I began to look to alternative medicine. Homeopathic treatment was all around so I sought out the best. This man was a homeopath as well as a chiropractor and also had a practice in Brisbane. I was pregnant and he said that my hips were out of alignment and that some regular adjustment would result in a much easier birth. Much to his kind and generous nature most of the treatments were discounted or even free. I saw him once a fortnight for the entire pregnancy and true to his word the labour was only two hours and apart from a little back pain soothed with hot towels, my daughter’s birth was as smooth as any birth could possibly be.

Shanti, as predicted by a guru we visited before she was born, was peaceful and content, the total opposite of how Mitchel’s entrance to the world was. If she was tired and crying, I just said: “It’s OK, Shanti, you can go to sleep now” and with a little rocking motion she would be asleep. A more blissful child you could never hope for.

LUKE: There was a little Christian church in town and one day Jenny felt she was called to go and talk to the pastor in the hope we could unite our beliefs and work together. We wandered around the church and rang the bell of the pastor’s house. He wasn’t there so we left our phone number with his wife. He called us the next day and came for a visit. We weren’t sure what we were going to tell him but we just wanted to connect. We talked for an hour about religions but he was not interested in any other religion than Christianity. We thought he was narrow-minded and I was annoyed that he was playing with a little cross on a chain that he held in his hand during the whole discussion. At the end, he asked if he could pray for us and we said that was ok. He prayed the blood of Jesus over us and the house, something I didn’t really understand at the time. While he was praying this, I laughed inside. I was so convinced that I was right and he was wrong to believe in Jesus only. Afterwards, I was somewhat confused about the fact that he was such a nice man while I felt so angry with him. I was supposed to be at peace with all religions and have compassion for all but he irritated the hell out of me. No surprise to say that we never went to the church and we never saw the pastor again.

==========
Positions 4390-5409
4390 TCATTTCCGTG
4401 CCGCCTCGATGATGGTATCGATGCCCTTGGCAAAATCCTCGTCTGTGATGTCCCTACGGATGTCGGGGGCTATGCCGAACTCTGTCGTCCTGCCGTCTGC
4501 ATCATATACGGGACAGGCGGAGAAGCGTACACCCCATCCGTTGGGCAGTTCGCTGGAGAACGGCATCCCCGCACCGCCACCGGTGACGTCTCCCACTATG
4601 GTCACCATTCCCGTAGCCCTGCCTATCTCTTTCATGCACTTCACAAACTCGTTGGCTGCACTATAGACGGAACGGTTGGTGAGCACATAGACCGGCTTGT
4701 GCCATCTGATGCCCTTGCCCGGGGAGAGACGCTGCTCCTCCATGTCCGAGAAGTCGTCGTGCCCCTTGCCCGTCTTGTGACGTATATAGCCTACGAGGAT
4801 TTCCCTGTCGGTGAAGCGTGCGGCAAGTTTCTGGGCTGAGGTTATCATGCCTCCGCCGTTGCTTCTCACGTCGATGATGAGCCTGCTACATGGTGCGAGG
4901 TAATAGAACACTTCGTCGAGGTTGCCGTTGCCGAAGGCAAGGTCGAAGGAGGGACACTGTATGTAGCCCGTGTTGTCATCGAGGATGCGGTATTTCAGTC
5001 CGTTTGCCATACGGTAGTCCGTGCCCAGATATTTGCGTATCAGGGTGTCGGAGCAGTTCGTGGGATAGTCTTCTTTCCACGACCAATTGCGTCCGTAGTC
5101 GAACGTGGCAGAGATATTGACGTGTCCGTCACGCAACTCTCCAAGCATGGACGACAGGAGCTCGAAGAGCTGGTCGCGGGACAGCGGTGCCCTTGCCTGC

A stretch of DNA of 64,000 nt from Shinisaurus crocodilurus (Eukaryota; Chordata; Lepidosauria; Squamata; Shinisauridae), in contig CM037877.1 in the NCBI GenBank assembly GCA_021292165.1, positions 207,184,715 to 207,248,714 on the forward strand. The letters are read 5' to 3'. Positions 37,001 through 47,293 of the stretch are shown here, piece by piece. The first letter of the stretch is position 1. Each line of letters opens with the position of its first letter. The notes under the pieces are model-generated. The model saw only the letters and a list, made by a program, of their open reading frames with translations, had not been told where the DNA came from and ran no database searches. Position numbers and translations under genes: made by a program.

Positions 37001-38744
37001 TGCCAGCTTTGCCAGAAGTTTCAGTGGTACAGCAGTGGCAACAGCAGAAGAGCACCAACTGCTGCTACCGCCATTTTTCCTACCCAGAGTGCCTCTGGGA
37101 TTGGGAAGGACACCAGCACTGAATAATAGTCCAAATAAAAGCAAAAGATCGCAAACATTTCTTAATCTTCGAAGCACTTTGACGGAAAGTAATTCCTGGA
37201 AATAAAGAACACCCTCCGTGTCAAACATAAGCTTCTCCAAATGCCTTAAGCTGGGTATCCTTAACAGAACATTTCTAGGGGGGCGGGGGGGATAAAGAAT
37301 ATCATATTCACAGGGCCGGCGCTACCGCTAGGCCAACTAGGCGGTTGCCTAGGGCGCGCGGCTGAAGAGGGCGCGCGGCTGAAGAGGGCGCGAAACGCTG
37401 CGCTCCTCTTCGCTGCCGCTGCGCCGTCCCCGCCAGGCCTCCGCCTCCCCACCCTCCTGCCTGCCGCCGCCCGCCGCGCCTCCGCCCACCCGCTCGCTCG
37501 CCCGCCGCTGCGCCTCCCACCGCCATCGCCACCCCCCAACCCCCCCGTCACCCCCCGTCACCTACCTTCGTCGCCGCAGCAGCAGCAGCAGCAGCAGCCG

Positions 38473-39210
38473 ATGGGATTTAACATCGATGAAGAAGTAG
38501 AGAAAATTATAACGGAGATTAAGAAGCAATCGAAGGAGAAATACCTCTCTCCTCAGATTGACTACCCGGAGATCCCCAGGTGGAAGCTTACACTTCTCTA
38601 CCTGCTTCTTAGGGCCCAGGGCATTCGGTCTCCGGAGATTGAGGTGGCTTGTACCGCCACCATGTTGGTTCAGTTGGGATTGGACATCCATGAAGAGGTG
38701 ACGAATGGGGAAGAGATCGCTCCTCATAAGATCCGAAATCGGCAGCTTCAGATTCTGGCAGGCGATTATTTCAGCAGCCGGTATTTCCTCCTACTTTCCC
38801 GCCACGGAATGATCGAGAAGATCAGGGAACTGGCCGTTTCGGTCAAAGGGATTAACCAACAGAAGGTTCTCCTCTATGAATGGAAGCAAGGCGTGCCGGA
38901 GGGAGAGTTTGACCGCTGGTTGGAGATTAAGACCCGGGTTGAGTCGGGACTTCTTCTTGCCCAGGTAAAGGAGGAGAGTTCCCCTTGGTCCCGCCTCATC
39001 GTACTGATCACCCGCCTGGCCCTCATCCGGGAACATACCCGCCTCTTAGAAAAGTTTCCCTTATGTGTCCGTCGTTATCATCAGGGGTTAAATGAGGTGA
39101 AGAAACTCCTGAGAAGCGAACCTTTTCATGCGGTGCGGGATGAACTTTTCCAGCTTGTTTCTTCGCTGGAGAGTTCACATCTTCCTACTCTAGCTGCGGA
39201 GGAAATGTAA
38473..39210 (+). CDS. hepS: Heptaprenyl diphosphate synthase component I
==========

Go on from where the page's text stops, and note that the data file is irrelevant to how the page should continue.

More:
When I was working in the herb garden one day and some of the herbs were almost ready to be cut, I suddenly realised I had had enough. I was sick of talking to plants and my back ached again from bending over. What is it that is missing here? Why am I not satisfied with fulfilling this dream? And then it hit me like those few precious times in life when you get an insight into yourself that changes your whole perspective: I missed people. I am a people-person. I want to go back to teaching because then I’ll always have people around. I want to work with people, not with plants. I decided in my heart that we were going to leave Nimbin and find another teaching job. A few weeks later, the final straw was when I went to town at seven in the morning to buy a newspaper. I parked the van and found an Aboriginal guy doing a rain dance on the pavement. He looked really out of it, most likely on drugs. I thought: “This is not a good place to bring up children. It is time to go.” When I got back, I told Jenny my plans and she wholeheartedly agreed. She was always ready for a change. We decided to go to the Gold Coast. While planning our move, we became convinced we would “find gold” there in the form of something incredibly precious. We sold the house and business in record time and left Nimbin.